A Proud South Africa

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CAPE TOWN--For a stunning example of a young democracy on the rise, South Africa is a nation to behold.

In the short 15 years since apartheid was abolished and Nelson Mandela took over as president in a free election, the country has experienced a remarkable boom.

Here at the more touristy Cape Town as well as in bustly and larger Johannesburg to the north, cranes dot the horizon. New businesses are springing up even in the township of Soweto near Johannesburg, where the sometimes violent demonstrations for freedom broke out in the 1980s and police used rubber bullets and clubs to subdue the rioters.

Mandela, who occupied a prison cell on nearby Robben Island for nearly 30 years, now lives in a comfortably large home in the Johannesburg suburbs guarded by members of his African National Congress. At 88 in retirement, he is still the symbol of the new South Africa, which is no longer the pariah of the world.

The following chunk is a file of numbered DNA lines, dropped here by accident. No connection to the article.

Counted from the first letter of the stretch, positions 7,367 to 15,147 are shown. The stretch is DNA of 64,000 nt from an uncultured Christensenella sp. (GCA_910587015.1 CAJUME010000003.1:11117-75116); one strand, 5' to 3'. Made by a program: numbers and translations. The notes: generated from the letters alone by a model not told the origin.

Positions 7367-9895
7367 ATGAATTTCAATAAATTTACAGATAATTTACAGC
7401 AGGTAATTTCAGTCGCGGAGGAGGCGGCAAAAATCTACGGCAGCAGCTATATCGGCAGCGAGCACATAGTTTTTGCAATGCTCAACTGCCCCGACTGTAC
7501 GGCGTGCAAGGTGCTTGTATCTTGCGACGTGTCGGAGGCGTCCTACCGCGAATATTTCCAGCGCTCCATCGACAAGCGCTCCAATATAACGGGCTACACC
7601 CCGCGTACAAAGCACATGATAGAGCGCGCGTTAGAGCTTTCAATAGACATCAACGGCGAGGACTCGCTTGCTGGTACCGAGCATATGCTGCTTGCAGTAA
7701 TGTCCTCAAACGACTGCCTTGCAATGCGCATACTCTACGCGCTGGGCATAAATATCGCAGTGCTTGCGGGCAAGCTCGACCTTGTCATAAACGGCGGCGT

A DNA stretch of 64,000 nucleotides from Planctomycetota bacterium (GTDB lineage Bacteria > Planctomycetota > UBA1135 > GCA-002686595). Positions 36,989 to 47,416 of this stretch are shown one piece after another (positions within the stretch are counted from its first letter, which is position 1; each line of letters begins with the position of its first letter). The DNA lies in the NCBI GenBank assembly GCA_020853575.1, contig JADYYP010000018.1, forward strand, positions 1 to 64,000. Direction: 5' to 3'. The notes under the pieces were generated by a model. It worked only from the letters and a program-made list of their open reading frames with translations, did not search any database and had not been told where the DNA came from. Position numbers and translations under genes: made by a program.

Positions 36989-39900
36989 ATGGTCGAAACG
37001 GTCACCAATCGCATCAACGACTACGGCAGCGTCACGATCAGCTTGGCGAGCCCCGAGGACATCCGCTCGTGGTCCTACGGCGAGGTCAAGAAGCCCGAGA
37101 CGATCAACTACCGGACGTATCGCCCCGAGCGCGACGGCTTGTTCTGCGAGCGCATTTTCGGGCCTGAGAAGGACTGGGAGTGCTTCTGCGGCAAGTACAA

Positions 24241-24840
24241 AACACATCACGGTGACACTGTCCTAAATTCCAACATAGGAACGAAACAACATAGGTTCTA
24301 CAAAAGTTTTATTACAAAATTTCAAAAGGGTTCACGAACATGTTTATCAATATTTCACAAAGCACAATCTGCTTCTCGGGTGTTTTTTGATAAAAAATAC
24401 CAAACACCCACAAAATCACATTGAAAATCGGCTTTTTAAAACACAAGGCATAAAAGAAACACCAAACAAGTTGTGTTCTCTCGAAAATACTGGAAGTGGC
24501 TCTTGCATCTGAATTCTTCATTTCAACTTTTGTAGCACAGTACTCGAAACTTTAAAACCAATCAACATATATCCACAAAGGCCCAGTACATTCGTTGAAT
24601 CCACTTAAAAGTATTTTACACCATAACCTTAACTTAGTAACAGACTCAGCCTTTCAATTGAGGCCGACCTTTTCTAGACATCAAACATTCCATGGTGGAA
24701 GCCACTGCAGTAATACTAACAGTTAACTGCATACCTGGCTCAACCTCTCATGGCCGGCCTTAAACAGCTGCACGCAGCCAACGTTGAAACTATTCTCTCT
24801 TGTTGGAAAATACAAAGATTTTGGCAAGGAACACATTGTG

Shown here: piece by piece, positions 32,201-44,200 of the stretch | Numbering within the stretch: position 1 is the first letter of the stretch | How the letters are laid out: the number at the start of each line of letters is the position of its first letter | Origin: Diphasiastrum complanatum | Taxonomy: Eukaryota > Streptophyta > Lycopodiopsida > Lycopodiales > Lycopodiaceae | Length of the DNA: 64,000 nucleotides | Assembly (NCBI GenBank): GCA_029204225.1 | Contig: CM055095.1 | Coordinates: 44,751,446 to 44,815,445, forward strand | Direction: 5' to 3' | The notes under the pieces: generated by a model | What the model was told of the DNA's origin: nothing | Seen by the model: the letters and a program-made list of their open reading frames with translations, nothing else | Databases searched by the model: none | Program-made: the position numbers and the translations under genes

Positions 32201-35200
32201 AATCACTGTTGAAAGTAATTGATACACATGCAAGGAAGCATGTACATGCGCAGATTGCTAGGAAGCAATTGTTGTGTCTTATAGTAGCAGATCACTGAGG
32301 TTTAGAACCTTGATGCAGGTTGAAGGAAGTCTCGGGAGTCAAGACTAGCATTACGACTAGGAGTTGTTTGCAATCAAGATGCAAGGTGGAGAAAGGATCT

Don't be mistaken. Not everything is ideal.

Poverty continues to exist everywhere. The shanties of the townships near Cape Town and Johannesburg are pitiful and shocking to a westerner. Unemployment is anywhere from 24 to 40 percent, depending on your source. Trade unions go with the higher figure.

Education remains far behind the times, especially for young blacks. Until that problem improves, the country will suffer.

AIDS is a mounting concern. The death rate in the country is among the highest in the world. Again, education is one of the answers.

Crime has its roots in the major cities, and police are trying to grapple with its spread.

But all these problems seem in the shadows when you consider how far the nation has come in such a short time. Tourism is the third-largest business behind diamonds and cattle. Under apartheid, visitors stayed away in droves.

Now blacks can live anywhere they want--if they can afford it. There are blacks in the middle and upper class.

Nelson Mandela and his followers in the ANC can be proud of what they have achieved.